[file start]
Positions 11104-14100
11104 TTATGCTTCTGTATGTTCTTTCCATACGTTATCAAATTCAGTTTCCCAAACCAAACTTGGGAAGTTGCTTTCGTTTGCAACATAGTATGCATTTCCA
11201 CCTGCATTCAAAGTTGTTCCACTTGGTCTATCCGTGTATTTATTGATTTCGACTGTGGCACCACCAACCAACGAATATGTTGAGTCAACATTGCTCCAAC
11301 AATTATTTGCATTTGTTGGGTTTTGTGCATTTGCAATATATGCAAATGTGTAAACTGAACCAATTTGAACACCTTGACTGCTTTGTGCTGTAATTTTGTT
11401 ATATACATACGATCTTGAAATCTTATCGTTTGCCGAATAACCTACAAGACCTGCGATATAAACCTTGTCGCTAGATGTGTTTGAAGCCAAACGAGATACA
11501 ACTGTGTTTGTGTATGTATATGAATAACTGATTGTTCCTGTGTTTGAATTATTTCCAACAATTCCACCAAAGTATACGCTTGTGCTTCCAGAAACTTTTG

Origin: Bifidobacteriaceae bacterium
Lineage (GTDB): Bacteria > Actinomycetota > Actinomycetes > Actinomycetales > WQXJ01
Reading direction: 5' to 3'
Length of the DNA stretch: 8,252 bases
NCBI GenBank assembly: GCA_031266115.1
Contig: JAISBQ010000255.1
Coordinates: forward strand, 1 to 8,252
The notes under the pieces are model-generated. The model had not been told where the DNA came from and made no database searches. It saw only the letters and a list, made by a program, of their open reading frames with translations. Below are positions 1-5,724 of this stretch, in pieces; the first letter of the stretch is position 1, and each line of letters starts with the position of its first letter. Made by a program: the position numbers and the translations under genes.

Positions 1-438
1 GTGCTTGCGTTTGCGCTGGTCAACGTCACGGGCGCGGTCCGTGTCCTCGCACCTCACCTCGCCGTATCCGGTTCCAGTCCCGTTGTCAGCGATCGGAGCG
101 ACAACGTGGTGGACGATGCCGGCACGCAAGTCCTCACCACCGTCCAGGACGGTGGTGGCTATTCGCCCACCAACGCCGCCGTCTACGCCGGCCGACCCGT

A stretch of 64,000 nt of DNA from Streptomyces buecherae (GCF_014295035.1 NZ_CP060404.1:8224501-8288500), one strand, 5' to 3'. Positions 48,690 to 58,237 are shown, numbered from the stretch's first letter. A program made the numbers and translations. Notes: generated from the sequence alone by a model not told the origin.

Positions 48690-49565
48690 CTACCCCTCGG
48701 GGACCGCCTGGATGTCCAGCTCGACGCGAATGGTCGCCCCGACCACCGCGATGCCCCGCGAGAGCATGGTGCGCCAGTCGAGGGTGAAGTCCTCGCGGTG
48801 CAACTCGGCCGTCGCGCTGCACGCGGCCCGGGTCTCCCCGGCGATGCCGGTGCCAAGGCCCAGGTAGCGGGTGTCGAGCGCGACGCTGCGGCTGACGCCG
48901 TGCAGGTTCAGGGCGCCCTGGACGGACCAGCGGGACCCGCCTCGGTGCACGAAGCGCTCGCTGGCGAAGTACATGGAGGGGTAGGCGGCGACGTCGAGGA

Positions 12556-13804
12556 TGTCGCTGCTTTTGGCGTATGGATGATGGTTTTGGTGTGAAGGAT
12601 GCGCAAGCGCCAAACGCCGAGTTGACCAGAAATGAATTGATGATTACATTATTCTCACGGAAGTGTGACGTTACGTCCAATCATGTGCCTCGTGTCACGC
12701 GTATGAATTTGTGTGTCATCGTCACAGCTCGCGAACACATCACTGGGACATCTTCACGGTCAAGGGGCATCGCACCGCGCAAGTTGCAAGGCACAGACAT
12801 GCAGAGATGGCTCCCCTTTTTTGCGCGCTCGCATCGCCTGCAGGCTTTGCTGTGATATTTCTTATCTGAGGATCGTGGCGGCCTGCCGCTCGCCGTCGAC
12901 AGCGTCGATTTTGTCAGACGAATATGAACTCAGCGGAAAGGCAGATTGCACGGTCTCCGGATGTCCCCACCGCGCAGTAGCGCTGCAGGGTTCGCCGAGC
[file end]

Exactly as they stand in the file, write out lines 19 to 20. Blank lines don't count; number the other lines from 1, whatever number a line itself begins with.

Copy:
Positions 48690-49565
48690 CTACCCCTCGG